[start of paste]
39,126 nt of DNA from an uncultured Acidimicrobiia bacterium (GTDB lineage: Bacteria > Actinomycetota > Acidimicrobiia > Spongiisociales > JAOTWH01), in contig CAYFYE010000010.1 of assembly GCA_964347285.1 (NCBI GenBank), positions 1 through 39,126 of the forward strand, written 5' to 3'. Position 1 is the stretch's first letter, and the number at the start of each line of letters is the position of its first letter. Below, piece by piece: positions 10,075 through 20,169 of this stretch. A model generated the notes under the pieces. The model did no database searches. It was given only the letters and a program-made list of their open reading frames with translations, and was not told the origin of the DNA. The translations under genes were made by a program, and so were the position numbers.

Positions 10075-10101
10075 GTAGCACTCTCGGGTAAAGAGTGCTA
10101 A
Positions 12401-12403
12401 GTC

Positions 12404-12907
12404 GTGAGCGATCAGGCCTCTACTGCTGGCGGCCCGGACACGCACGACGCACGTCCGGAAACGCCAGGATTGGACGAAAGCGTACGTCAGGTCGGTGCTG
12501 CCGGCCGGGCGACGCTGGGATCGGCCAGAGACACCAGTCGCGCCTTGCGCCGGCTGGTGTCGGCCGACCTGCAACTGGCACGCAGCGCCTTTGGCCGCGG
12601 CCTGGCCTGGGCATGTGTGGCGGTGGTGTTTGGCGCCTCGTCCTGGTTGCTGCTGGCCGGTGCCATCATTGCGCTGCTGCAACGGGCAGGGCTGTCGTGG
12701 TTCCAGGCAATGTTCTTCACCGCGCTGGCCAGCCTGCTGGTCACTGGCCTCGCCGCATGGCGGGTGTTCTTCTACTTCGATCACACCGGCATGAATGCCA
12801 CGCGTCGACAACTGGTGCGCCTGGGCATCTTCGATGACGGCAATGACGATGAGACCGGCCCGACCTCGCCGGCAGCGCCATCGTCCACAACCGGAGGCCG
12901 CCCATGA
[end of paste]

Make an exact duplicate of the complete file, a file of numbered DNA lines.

39,126 nt of DNA from an uncultured Acidimicrobiia bacterium (GTDB lineage: Bacteria > Actinomycetota > Acidimicrobiia > Spongiisociales > JAOTWH01), in contig CAYFYE010000010.1 of assembly GCA_964347285.1 (NCBI GenBank), positions 1 through 39,126 of the forward strand, written 5' to 3'. Position 1 is the stretch's first letter, and the number at the start of each line of letters is the position of its first letter. Below, piece by piece: positions 10,075 through 20,169 of this stretch. A model generated the notes under the pieces. The model did no database searches. It was given only the letters and a program-made list of their open reading frames with translations, and was not told the origin of the DNA. The translations under genes were made by a program, and so were the position numbers.

Positions 10075-10101
10075 GTAGCACTCTCGGGTAAAGAGTGCTA
10101 A
Positions 12401-12403
12401 GTC

Positions 12404-12907
12404 GTGAGCGATCAGGCCTCTACTGCTGGCGGCCCGGACACGCACGACGCACGTCCGGAAACGCCAGGATTGGACGAAAGCGTACGTCAGGTCGGTGCTG
12501 CCGGCCGGGCGACGCTGGGATCGGCCAGAGACACCAGTCGCGCCTTGCGCCGGCTGGTGTCGGCCGACCTGCAACTGGCACGCAGCGCCTTTGGCCGCGG
12601 CCTGGCCTGGGCATGTGTGGCGGTGGTGTTTGGCGCCTCGTCCTGGTTGCTGCTGGCCGGTGCCATCATTGCGCTGCTGCAACGGGCAGGGCTGTCGTGG
12701 TTCCAGGCAATGTTCTTCACCGCGCTGGCCAGCCTGCTGGTCACTGGCCTCGCCGCATGGCGGGTGTTCTTCTACTTCGATCACACCGGCATGAATGCCA
12801 CGCGTCGACAACTGGTGCGCCTGGGCATCTTCGATGACGGCAATGACGATGAGACCGGCCCGACCTCGCCGGCAGCGCCATCGTCCACAACCGGAGGCCG
12901 CCCATGA